…The prison claims that it’s to get these men ready for the streets but on the streets, you have a choice to leave a place or not go somewhere to avoid a bad situation. Prison is different. Everyone wants to be that Alpha Male. Even non-gang members fight daily. They just want to do their time and go home. The prison needs to quit setting up matches and forcing fights. They need to stop putting inmates in the position that they have to defend themselves. If the public knew what was really happening I think they would be disgusted that it is all being kept under wraps…”
Kaitlin Felsted, Public Information Officer at the Utah Department of Corrections, provided the following number of assaults and fights at the Utah State Prison and Central Utah Correctional Facility before and after the removal of the A/B schedule in September:
June 2019: 41
July 2019: 53
August 2019: 44
September 2019: 41
October 2019: 42
November 2019: 51
December 2019: 43
January 2019: 44
According to prison personnel, the statistics don’t demonstrate any particular increase or decrease in violence.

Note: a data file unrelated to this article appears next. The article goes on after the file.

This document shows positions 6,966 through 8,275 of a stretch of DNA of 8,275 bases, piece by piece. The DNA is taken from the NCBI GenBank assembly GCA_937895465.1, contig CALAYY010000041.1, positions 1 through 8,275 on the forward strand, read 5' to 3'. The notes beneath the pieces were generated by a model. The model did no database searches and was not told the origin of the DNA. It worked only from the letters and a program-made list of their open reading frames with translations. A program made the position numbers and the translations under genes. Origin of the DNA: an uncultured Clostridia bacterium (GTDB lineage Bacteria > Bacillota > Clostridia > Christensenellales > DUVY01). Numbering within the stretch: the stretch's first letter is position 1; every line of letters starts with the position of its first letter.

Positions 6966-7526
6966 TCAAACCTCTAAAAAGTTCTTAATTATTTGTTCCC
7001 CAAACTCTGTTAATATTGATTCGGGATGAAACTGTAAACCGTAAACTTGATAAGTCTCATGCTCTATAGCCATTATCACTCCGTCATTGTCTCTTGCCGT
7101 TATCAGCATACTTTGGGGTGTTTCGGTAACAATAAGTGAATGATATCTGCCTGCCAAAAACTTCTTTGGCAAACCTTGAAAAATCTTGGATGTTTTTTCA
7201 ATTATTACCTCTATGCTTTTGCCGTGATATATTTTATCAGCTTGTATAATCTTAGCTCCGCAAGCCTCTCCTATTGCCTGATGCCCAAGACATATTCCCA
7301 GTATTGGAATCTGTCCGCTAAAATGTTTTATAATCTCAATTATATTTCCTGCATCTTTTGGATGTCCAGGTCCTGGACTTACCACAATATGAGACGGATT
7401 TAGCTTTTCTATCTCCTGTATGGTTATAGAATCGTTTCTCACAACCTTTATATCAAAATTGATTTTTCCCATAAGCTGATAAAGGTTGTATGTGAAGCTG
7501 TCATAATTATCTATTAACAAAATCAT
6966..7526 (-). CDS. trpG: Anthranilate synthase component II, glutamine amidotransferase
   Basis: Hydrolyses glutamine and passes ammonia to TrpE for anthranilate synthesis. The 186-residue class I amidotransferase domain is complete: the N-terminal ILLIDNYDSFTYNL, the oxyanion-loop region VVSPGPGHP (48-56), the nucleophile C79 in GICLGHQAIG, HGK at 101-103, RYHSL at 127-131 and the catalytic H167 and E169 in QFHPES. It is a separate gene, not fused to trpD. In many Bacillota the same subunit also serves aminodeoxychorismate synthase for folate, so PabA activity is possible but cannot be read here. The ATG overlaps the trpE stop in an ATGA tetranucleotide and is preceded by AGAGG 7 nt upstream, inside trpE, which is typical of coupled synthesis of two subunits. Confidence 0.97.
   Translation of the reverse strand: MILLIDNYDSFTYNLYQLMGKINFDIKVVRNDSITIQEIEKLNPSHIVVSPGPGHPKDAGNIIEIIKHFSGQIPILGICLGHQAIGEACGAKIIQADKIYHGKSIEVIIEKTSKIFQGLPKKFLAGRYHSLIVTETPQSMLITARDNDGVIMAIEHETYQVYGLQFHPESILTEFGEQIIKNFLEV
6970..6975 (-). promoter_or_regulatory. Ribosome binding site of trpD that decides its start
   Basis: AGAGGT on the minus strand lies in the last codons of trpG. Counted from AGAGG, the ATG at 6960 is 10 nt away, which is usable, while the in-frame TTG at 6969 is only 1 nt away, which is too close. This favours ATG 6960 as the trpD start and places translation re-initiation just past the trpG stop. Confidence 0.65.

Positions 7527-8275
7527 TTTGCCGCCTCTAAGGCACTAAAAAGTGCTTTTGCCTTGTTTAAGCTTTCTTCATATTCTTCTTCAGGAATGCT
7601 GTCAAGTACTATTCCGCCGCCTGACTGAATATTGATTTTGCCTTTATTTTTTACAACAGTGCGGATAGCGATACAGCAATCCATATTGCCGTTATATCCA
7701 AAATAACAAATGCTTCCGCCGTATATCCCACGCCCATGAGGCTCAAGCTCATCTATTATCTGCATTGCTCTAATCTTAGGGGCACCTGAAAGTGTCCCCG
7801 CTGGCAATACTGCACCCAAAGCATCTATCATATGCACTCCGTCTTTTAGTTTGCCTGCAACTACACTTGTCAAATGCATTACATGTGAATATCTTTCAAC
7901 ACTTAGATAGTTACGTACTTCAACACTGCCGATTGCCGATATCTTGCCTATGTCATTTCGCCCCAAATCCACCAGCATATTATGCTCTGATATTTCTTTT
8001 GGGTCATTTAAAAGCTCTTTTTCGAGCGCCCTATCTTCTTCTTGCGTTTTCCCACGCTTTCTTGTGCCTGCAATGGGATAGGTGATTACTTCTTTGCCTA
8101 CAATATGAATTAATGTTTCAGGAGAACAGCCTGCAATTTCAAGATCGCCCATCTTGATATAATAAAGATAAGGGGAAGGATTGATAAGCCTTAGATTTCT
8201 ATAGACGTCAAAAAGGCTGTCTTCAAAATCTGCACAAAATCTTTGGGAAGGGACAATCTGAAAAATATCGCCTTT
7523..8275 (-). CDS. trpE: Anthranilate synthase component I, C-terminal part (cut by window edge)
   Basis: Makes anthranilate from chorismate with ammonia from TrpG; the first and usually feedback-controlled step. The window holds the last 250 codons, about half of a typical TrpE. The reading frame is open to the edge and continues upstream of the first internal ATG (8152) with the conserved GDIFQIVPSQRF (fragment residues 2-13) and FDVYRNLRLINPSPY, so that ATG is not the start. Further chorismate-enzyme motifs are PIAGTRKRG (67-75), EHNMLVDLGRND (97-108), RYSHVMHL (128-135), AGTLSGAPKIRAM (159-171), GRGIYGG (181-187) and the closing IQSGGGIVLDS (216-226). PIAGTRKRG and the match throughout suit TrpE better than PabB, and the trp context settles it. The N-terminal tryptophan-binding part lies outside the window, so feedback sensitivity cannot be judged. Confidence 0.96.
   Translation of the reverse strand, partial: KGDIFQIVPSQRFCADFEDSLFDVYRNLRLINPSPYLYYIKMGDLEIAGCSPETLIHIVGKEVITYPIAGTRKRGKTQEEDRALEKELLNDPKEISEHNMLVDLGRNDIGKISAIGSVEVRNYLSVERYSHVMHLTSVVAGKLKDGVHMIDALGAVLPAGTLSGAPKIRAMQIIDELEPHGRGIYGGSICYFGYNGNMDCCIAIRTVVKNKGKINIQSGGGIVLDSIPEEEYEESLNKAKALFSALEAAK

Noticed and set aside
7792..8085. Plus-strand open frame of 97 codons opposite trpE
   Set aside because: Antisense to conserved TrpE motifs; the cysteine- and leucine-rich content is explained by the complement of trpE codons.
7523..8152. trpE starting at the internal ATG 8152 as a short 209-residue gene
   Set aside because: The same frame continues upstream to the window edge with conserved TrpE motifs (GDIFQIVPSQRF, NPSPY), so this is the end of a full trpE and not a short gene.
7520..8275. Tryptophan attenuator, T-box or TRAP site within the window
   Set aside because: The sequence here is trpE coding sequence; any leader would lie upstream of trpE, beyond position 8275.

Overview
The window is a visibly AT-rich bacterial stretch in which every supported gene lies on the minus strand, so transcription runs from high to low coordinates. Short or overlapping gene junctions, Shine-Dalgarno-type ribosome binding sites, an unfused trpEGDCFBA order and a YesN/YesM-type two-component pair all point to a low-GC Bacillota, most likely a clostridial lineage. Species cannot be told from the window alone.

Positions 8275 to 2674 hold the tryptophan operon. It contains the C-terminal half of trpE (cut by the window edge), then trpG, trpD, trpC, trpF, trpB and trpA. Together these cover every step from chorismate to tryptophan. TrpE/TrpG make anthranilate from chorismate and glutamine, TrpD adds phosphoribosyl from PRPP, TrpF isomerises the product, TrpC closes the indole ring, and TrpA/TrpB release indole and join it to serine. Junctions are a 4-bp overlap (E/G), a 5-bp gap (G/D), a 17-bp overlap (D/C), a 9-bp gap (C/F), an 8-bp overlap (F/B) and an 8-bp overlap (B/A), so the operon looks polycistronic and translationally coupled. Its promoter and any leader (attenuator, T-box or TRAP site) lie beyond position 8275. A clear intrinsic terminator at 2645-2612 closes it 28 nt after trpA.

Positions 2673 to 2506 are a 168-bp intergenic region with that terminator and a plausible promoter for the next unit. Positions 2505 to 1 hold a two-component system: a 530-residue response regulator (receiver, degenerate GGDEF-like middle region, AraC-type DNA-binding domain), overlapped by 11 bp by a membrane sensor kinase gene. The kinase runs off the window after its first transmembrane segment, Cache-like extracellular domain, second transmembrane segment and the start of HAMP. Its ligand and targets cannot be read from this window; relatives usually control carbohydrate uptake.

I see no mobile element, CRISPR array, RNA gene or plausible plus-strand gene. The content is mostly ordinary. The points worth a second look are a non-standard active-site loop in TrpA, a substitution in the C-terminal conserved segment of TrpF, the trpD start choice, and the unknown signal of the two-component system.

According to Prison Personnel
ABC4 met with Sharp to find out his views on the issues discussed in the inmate’s letter. Sharp explained that prison personnel made the decision to get rid of the A/B schedule and reintegrate the gangs for multiple reasons. One of those reasons was to help inmates step away from their gangs.
“We recognized that we needed to change policies because it’s hard enough for a gang member to step away from their gang just because of all the social pressures involved with that,” he said. “We recognized that we needed to find a way to make that easier for them.”
In addition to integrating the gangs, Sharp said that, unlike many prison systems across the country, Utah prisons are not requiring gang members to disclose all they know about their gang in order to step away from their gang. Sharp said that with the A/B schedule, it was more difficult for gang members to disengage from their gangs because they were still on the same schedule as other members.
“If I decide to step away from my gang, they all know I’m stepping away, but yet I’m still stuck on the same schedule as them and only come out with them, and so I really have no way of getting around that,” Sharp said of conditions in the prison under the A/B schedule.
Sharp also mentioned that under the A/B schedule, those who wanted to leave their gangs would be put in lock-down in order to stay safe, which was counter-productive to influencing people to leave gangs in the first place.